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Yet hence the poor are cloth'd, the hungry fed; Health to himself, and to his infants bread The labourer bears; what his hard heart denies His charitable vanity supplies.

Another age shall see the golden ear Embrown the slope, and nod on the parterre;

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Deep harvests bury all his pride has plann'd,
And laughing Ceres reassume the land.

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Who then shall grace, or who improve the soil? Who plants like Bathurst, or who builds like Boyle? 'Tis use alone that sanctifies expence,

And splendour borrows all her rays from sense.
His father's acres who enjoys in peace,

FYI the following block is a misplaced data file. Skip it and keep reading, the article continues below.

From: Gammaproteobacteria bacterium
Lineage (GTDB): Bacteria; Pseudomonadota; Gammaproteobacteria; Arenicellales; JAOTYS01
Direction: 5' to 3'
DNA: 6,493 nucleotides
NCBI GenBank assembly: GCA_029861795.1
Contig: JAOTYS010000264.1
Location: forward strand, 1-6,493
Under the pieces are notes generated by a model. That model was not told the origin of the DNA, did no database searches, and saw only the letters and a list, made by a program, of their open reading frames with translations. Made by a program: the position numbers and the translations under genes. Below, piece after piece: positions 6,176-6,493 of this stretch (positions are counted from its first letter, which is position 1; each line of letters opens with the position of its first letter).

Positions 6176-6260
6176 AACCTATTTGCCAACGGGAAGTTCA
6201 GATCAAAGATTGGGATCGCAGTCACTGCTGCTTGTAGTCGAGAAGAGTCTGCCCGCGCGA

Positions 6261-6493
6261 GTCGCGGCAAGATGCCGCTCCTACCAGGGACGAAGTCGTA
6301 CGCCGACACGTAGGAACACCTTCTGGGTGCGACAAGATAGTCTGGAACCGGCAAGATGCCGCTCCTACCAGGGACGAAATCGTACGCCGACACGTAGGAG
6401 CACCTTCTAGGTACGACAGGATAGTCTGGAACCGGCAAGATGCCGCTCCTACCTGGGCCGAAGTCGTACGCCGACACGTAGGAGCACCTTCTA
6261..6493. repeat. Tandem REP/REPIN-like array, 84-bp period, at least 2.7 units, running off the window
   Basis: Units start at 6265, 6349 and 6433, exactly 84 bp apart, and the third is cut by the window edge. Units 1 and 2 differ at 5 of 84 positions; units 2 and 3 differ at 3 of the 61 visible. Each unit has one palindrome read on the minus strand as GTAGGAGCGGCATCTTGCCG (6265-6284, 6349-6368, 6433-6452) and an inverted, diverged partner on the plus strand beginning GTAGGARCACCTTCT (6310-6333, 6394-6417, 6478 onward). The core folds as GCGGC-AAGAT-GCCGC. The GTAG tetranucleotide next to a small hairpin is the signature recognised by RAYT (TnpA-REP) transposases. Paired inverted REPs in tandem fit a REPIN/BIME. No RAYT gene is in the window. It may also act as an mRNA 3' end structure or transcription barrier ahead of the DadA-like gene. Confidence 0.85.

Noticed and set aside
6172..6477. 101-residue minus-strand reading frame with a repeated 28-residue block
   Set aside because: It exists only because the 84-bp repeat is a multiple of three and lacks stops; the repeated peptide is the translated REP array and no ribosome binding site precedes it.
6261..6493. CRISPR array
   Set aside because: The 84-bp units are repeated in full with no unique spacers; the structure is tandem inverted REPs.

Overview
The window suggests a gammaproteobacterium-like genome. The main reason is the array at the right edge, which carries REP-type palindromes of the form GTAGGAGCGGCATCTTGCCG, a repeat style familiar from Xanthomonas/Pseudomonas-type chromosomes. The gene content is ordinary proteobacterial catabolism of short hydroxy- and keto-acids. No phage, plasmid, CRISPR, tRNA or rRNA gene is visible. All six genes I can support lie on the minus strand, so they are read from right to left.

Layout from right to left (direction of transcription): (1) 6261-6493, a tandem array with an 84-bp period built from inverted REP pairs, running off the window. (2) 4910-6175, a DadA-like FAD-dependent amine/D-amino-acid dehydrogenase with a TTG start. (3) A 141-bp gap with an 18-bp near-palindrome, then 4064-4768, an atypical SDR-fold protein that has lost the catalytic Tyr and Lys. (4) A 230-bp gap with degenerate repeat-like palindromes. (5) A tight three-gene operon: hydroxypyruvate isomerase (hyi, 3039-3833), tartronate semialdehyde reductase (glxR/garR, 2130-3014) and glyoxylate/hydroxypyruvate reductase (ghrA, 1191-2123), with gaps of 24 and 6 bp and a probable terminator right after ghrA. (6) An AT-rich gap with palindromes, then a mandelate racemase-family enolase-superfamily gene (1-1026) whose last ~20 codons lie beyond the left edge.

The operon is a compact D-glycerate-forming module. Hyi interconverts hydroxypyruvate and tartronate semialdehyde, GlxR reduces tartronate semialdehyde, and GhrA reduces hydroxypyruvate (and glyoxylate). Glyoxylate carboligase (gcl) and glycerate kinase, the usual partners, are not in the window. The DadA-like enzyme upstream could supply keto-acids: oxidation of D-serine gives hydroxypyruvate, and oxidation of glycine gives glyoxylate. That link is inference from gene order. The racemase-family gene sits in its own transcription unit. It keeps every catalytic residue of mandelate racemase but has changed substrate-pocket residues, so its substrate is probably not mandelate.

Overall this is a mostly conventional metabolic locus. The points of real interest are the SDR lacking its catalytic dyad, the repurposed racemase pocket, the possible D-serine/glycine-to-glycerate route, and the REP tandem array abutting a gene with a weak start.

Or makes his neighbours glad if he increase;
Whose cheerful tenants bless their yearly toil,
Yet to their lord owe more than to the soil;
Whose ample lawns are not asham'd to feed
The milky heifer and deserving steed;
Whose rising forests not for pride or shew,
But future buildings, future navies grow;
Let his plantations stretch from down to down,
First shade a country, and then raise a town.
You too proceed! make falling arts your care,
Erect new wonders, and the old repair;
Jones and Palladio to themselves restore,
And be whate'er Vitruvius was before:
Till kings call forth th' ideas of your mind,
(Proud to accomplish what such hands design'd)
Bid harbours open, public ways extend,
Bid temples worthier of the God ascend;
Bid the broad arch the dangerous flood contain,
The mole projected break the roaring main;
Back to his bounds their subject sea command,
And roll obedient rivers through the land:
These honours Peace to happy Britain brings;
These are imperial works, and worthy kings.